Urbanist Tarry Hum’s new book on Sunset Park looks at the economic, cultural and land use shifts in the waterfront Brooklyn neighborhood.
Finntown in the 1920s and 30s was a bit like a leftist fantasy mixed with a touch of “Portlandia”…
The applications have been streaming in for our next round of Open City fellows. If you’re an emerging Asian American writer, consider applying and help spread the word about this wonderful opportunity…
Council District 38, which includes the heavily Asian and Latino Sunset Park, is a testing ground to see whether an experiment in direct democracy can meet its lofty goals…
The gate, the window guards (all seven of them), the railings leading up to the door, the door itself — all bright stainless steel, and sparkling even on this cloudy day.
“…the union guys were really worried. They were literally pissing in their pants…15 minutes later, it seemed like 15,000 women came out of the woodwork. Literally. From the buildings in Soho. They just couldn’t believe it.”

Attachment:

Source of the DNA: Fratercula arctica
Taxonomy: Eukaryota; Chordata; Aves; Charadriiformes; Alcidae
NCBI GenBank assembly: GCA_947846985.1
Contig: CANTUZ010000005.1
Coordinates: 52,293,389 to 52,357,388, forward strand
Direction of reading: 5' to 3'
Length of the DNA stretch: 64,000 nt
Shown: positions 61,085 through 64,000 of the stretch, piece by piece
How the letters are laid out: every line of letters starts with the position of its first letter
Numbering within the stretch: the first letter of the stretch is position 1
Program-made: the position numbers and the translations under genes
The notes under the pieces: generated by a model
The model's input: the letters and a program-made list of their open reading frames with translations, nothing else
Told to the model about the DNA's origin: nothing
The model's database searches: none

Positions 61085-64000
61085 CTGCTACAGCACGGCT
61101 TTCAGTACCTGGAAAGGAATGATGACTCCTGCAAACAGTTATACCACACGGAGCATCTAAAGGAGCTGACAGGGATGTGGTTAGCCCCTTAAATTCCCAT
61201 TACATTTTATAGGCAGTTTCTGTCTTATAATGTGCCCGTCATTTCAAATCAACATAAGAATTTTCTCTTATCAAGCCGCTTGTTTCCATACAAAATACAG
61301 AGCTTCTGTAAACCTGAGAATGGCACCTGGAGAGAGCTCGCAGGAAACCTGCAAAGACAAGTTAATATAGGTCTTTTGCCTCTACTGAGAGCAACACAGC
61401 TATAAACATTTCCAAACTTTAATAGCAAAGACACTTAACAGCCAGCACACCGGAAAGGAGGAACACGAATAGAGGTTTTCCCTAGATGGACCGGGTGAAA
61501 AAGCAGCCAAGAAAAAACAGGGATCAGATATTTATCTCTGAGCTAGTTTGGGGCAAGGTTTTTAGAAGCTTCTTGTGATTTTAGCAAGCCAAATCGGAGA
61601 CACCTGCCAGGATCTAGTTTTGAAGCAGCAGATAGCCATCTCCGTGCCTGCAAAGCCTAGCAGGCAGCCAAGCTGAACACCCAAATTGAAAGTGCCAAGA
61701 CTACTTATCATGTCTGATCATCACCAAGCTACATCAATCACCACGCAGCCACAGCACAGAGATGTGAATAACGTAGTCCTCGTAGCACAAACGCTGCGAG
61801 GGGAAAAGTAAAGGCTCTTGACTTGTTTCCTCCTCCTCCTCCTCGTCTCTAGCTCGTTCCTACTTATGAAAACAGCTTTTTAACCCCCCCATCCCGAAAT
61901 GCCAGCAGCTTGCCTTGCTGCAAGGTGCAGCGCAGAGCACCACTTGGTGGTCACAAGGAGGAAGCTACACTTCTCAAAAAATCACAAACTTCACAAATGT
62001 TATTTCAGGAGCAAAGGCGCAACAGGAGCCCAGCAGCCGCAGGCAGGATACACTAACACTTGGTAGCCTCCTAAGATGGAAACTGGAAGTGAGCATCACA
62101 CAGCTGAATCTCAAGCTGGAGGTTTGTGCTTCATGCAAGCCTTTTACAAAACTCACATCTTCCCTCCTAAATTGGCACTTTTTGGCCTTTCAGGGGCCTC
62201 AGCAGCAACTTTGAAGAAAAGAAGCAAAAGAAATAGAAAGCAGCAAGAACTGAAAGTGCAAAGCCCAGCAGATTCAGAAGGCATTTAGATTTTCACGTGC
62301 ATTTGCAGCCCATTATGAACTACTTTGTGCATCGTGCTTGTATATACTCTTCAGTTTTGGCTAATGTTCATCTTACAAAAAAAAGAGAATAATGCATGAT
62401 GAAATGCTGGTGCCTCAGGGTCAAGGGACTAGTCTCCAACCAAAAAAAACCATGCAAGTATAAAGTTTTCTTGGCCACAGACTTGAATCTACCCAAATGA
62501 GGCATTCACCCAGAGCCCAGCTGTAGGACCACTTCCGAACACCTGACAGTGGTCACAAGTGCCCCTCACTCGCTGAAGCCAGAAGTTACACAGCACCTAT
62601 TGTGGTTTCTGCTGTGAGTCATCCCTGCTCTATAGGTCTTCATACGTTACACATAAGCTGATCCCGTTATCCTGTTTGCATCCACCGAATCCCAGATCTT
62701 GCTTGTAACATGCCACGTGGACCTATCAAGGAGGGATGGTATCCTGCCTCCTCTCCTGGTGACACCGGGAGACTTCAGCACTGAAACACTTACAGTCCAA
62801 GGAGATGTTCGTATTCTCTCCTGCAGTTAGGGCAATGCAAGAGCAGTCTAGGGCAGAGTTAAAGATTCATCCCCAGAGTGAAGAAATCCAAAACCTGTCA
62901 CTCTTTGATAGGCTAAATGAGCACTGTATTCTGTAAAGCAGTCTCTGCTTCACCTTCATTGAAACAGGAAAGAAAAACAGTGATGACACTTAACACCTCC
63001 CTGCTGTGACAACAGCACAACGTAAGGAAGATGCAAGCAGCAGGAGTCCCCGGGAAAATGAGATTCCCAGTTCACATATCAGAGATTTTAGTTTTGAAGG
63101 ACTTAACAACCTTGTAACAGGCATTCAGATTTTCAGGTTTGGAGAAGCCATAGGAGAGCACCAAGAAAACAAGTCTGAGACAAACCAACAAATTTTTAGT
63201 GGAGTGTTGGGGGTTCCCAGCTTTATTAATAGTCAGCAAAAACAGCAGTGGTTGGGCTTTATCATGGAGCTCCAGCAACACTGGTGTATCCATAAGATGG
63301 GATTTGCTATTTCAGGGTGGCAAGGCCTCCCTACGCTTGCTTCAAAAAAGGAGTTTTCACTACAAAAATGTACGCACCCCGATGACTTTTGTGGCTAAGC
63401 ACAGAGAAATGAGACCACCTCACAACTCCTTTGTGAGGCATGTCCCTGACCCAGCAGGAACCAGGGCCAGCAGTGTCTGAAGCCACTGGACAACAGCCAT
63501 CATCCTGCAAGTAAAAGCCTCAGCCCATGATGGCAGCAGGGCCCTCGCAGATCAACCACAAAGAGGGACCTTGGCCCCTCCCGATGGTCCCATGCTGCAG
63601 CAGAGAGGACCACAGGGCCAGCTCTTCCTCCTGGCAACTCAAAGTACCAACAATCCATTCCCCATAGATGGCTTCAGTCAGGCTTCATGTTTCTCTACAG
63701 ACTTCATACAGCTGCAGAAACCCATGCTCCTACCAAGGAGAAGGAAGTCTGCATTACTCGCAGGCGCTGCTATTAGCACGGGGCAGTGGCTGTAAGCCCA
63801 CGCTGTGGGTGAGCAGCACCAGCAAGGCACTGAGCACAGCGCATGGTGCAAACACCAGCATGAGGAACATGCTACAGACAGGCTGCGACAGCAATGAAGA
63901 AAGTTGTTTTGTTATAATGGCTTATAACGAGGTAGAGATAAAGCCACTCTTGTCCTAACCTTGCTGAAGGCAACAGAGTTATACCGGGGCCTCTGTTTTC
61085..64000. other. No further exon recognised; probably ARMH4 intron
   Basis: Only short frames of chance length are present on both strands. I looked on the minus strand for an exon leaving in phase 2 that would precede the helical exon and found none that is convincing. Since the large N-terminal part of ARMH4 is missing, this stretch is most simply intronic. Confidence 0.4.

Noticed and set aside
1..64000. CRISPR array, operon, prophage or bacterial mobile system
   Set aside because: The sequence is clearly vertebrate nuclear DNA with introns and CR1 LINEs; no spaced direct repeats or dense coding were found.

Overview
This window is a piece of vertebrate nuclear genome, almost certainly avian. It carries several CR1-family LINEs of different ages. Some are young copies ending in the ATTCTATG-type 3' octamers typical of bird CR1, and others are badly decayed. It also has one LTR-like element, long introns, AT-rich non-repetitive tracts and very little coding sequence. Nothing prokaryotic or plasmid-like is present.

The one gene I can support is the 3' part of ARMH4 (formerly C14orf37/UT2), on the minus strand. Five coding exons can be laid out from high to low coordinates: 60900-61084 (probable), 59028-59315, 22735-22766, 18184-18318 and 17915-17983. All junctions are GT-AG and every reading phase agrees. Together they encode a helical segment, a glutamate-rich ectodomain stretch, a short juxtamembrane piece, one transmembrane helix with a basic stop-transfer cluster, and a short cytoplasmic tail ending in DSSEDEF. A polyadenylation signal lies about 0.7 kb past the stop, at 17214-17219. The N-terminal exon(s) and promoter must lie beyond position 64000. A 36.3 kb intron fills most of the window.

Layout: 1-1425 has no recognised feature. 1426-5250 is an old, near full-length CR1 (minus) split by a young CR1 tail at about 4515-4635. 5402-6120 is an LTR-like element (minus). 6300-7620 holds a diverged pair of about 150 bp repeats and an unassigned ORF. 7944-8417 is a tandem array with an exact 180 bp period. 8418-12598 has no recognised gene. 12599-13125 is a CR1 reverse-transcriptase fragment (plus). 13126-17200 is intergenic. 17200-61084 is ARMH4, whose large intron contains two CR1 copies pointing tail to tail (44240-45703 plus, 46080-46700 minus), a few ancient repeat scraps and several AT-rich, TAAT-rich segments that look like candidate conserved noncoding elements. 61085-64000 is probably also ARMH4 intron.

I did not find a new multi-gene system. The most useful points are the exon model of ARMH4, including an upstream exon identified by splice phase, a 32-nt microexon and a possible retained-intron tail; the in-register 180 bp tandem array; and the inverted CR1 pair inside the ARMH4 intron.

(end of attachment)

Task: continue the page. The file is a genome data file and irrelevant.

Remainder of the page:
“Manhattan gets everything. No more, no more…Our next mayor is going to be from Brooklyn no matter who wins.”
One Saturday afternoon in Sunset Park, I was sitting on the cement rim of a drained wading pool, watching elderly Chinese couples foxtrot to staticky melodies playing from a beat-up cassette player.
It’s like wearing a swagger on your face. If you’ve got a mustache, you’re someone to be taken seriously.
This Sunset Park eatery is known for dishing up the best dumplings in New York City. So why is its owner, Mr. Chen, barely breaking even?
It all started with Beijing rock band The Fly—a cross between the Sex Pistols and Nirvana, but, you know, in Mandarin.
Perhaps the air conditioner was broken. Perhaps there was no air conditioner.
A photo essay.
“There’s nobody left in Chinatown, is there?”
I checked out a space on Catherine and Madison, thinking that a Chinatown address would at least appease my dad.